Shapeshifters

arvin.jpg

Time for another work update. These are three covers for fantasy novels from LGBT imprints due for release in the next week or so. The brief for Eric Arvin’s cover was walking house plus some kind of fairground (or carnival) decoration. I found a nice trove of fairground art at Sheffield University but the picture was working so well I didn’t want to clutter it with extraneous detail. Wave Goodbye to Charlie is published by Wilde City Press.

hale1.jpg

And speaking of extraneous detail… Ginn Hale’s books continue a series featuring swashbuckling, shapeshifting characters, witches and the like. (There’s also a witch in Eric Arvin’s novel but she drives a Buick.) I spent a great deal of time collaging bits of gargoyles and statuary from A. Raguenet’s six-volume Materials and Documents of Architecture and Sculpture (1915) into two elaborate arch designs…then covered them over. This is a bad habit but at least everything ended up in the finished artwork. My other bad habit is spending ages creating something only to place it into the composition and find it doesn’t work at all… Ginn Hale’s novels are published by Blind Eye Books.

hale2.jpg

The Bowmen by Arthur Machen

bowmen.jpg

The Bowmen was a short piece of fiction by Arthur Machen published in a London newspaper, The Evening News, on the 29th September, 1914. By Machen’s standards it’s not one of his best pieces, written at a time when he was working at the paper as a journalist. The First World War was in its early days, and the story was conceived as a Kipling-like morale-boost following the retreat of British forces at Mons a few weeks before. The stories for which Machen is remembered today had never provided the success he hoped for so it must have been a surprise when his invention of angelic bowmen appearing during the battle gained him national attention:

On the last Sunday in August, 1914, Machen read in his morning paper of the retreat from Mons.

“I no longer recollect the details, but I have not forgotten the impression that was then made on my mind. I seemed to see a furnace of torment and death and agony and terror seven times heated, and in the midst of the burning was the British army: in the midst of the flame, consumed by it, scattered like ashes and yet triumphant, martyred and for ever glorious.”

That was the way, indeed, in which the English thought about the army at the beginning of the Great War; since then we have come to take a less romantic view of warfare. With this picture in his mind, Machen conceived and wrote a story called The Bowmen, told, as most stories are, as if it were true—that is, he did not begin by saying: “what you are about to read is all my own invention”—in which St. George with an army of English mediaeval bowmen appeared at the critical moment to cover the British retreat. Not, to be sure, a very probable story nor, as Oswald Barron pointed out, was it likely that the Agincourt bowmen, most of whom came from Wales, would use the French expressions Machen evokes from them: and Machen himself felt he had not done justice to his original conception.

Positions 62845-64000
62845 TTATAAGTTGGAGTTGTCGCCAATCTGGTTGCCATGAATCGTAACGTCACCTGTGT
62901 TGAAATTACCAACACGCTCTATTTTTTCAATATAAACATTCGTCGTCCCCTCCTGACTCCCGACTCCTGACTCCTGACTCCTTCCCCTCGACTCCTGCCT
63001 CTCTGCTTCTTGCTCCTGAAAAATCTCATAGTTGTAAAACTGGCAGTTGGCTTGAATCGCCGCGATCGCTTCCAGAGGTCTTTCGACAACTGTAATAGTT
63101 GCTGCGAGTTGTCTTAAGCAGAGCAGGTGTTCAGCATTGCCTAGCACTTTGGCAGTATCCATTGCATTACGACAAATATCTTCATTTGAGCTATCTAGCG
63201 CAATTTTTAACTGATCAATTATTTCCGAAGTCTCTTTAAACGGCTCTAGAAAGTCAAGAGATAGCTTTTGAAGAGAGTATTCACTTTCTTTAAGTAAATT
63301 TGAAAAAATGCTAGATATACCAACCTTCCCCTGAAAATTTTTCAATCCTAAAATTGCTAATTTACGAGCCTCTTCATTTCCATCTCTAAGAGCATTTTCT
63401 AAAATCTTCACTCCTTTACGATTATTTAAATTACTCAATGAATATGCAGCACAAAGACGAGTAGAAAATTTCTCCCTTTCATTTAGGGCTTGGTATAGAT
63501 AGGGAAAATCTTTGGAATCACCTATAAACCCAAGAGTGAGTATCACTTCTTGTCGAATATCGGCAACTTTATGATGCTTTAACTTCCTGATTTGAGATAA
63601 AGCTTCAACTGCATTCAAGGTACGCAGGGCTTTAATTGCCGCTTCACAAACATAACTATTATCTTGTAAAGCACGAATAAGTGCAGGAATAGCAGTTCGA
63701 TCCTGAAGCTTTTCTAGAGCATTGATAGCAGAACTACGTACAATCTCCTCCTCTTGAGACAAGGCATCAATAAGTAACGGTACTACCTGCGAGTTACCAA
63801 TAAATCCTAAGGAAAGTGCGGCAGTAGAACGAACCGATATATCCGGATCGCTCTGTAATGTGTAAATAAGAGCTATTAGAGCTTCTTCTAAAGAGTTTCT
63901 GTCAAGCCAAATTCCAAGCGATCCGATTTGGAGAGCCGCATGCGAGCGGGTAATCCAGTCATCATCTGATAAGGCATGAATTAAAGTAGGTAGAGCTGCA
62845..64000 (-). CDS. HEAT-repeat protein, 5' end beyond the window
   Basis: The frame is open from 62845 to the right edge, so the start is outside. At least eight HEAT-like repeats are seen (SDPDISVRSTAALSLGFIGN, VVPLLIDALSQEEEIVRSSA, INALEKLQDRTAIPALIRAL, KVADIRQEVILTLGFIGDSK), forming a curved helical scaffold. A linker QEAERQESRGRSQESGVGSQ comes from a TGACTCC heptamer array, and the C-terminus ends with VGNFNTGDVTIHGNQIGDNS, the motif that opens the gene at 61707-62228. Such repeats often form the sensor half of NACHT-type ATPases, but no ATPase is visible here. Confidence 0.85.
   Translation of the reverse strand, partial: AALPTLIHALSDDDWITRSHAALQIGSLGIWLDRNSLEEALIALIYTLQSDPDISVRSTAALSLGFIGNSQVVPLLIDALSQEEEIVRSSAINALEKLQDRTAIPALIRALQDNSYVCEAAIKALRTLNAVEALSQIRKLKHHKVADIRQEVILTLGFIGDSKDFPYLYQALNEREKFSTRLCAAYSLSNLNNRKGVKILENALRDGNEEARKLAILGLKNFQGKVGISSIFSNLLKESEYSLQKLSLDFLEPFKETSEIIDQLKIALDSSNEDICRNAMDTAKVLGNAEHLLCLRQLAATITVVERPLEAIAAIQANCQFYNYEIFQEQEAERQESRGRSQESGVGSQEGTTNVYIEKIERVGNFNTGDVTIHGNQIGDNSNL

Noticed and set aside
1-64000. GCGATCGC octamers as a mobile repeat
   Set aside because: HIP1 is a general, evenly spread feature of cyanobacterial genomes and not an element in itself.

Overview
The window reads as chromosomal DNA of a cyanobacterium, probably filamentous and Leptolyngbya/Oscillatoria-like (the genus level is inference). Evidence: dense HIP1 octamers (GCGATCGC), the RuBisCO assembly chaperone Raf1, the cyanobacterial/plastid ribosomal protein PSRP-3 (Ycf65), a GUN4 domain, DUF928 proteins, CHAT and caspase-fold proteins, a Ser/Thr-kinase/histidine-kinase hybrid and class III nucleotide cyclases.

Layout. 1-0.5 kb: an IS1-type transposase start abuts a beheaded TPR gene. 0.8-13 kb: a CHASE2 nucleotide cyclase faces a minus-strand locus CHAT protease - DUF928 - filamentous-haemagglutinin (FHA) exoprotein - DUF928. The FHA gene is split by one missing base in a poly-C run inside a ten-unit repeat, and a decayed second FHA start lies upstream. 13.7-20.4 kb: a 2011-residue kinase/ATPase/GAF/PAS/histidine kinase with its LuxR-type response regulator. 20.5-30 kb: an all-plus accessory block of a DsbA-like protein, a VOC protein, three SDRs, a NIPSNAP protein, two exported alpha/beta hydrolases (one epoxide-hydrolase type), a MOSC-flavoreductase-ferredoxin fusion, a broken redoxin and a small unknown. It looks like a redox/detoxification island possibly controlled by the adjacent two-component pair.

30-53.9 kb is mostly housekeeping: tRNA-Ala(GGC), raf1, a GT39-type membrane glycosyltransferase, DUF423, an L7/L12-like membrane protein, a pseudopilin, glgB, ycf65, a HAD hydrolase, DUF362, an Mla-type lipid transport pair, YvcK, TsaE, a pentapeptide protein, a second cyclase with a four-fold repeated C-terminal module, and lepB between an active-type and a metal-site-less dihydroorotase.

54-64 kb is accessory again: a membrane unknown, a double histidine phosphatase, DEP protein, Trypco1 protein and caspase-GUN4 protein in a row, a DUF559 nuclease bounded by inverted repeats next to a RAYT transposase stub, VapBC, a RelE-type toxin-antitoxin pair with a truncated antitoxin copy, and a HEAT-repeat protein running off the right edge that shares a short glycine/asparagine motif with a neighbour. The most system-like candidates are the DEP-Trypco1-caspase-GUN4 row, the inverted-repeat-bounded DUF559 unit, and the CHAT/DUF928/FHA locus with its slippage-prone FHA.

“But if I had failed in the art of letters, I had succeeded, unwittingly, in the art of deceit.”

The Bowmen appeared in The Evening News on September 29th, 1914, at a moment when people were looking for a miracle, and many promptly embraced it as an account of one. That such journals as The Occult Review and Light should fasten on it, might have been anticipated; but it was taken up by parish magazines all over the country, and people came forward on every side to say that they had friends and relatives who had seen the “Angels of Mons” with their own eyes. As a result, Machen became, for the first time in his life, a man of nation-wide fame. To thousands of people, the idea, whether true or false, gave consolation or hope, but when Machen protested that his story was entirely the child of his own imagination, the fame threatened to turn to notoriety; he was rebuked for his impudence at claiming originality for the tale. Nevertheless a legend had been born and a shoal of publications appeared to satisfy public demand—On the Side of the Angels (Harold Begbie), Guardian Angels (GP Kerry—a sermon reprinted), Angels, Saints and Bowmen of Mons (IE Taylor, Theosophical Publishing Society).